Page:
Bangladesh is a small country with big industrial potency. And it can be further esteemed if the industry continuously upgrades with modern technologies. And for this there is no other way but to employ high educated think tanks in the industry. PhD holders can really change the scenario in a span of ten years or so with the proposed Technology Transfer Office model and help instigate the innovation chain. Higher education in textile and apparel are still considered as an unnecessary phenomenon as there is no employability; but to create the employability in the sector we actually need a pool of dedicated researchers first that can only be generated through higher education programs.


Education is widely accepted as one of the leading instrument for promoting economic development. Knowledge-based competition within a globalizing economy is prompting a fresh consideration of the role of higher education in economic development and growth. Employability of high educated people is a matter of great debate in the industrialized countries. But still there is no stopping or no government intervention on higher education. In fact, most of the OECD countries along with even India are emphasizing more on producing more PhDs. They are considering their knowledge-base as the weapon to survive.Bangladesh also should start thinking about it immediately. With the MDG due in 2021, higher education will play a vital role in the development of our T&A sector. Economic development will be determined by intellectual properties in the coming days and we should start preparing from today. The TTO model can be a pathway to propagate the innovation chain in the T&A sector. Higher educated people working in different universities should collaborate in this regard as early as possible.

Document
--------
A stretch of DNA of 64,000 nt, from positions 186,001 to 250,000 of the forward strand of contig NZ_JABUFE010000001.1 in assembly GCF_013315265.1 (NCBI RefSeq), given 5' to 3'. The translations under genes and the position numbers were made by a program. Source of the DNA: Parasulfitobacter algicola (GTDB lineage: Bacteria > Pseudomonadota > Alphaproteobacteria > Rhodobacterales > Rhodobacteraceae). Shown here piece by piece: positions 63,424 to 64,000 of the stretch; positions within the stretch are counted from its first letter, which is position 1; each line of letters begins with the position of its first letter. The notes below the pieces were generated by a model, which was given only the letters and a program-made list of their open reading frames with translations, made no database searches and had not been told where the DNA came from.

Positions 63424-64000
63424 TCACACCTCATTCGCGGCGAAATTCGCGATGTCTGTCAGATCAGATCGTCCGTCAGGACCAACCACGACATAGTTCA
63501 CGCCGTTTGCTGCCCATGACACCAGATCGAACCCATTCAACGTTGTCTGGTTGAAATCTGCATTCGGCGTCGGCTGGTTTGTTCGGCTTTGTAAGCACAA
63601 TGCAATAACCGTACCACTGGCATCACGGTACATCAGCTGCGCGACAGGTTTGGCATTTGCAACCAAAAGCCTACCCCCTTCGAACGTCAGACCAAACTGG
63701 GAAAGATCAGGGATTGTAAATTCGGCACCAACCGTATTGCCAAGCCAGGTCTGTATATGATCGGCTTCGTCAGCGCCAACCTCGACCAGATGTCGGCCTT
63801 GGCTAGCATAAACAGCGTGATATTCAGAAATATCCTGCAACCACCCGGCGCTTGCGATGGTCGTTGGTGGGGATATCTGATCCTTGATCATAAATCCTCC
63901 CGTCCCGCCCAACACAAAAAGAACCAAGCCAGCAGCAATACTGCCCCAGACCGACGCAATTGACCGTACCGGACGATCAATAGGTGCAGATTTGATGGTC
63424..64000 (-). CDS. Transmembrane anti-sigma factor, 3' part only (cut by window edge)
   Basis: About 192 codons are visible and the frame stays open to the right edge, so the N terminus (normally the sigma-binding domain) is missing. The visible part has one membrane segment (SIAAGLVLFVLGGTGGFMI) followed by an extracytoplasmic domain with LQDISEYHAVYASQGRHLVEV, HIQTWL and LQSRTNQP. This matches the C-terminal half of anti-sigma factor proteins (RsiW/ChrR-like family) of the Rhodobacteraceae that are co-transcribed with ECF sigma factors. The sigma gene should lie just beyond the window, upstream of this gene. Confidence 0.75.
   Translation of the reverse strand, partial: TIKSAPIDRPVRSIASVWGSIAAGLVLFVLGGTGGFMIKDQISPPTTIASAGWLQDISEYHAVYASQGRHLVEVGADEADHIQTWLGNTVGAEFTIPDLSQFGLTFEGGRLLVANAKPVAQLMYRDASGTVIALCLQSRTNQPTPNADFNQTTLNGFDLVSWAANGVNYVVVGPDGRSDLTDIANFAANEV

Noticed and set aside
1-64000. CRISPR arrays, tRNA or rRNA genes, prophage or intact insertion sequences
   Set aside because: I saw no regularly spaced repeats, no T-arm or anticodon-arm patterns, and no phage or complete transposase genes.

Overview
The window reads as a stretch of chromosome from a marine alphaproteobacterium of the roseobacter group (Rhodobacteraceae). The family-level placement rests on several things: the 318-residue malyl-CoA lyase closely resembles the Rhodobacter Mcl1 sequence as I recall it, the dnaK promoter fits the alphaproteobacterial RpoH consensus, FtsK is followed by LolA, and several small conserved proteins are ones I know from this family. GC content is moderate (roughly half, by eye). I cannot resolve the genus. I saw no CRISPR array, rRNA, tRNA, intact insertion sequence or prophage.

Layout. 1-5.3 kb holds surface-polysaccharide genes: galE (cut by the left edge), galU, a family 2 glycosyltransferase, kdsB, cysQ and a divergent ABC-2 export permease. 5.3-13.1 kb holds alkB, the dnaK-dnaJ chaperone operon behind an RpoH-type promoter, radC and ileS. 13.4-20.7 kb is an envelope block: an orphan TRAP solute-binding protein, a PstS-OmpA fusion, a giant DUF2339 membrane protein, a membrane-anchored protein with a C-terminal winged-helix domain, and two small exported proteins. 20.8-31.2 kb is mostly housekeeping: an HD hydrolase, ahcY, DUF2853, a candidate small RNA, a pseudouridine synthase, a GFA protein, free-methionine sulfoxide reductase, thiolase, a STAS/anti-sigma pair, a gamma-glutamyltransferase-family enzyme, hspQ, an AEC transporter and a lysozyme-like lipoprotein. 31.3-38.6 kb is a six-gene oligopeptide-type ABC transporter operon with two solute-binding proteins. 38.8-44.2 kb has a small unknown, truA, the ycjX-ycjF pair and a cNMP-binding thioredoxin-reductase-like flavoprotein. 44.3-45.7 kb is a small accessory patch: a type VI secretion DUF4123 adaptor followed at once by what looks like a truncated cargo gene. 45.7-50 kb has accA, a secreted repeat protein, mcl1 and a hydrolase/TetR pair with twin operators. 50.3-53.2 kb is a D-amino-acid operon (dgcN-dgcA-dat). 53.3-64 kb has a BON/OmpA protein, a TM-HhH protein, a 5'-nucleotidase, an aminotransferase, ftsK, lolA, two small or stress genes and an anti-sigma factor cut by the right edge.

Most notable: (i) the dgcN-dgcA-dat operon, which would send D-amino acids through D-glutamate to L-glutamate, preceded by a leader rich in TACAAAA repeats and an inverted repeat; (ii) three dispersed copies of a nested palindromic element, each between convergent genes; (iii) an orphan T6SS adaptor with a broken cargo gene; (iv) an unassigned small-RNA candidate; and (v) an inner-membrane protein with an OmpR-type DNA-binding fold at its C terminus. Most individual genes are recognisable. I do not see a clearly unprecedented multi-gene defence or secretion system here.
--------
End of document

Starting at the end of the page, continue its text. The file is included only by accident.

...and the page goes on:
If anyone has any feedback or input regarding the published news, please contact: info@textiletoday.com.bd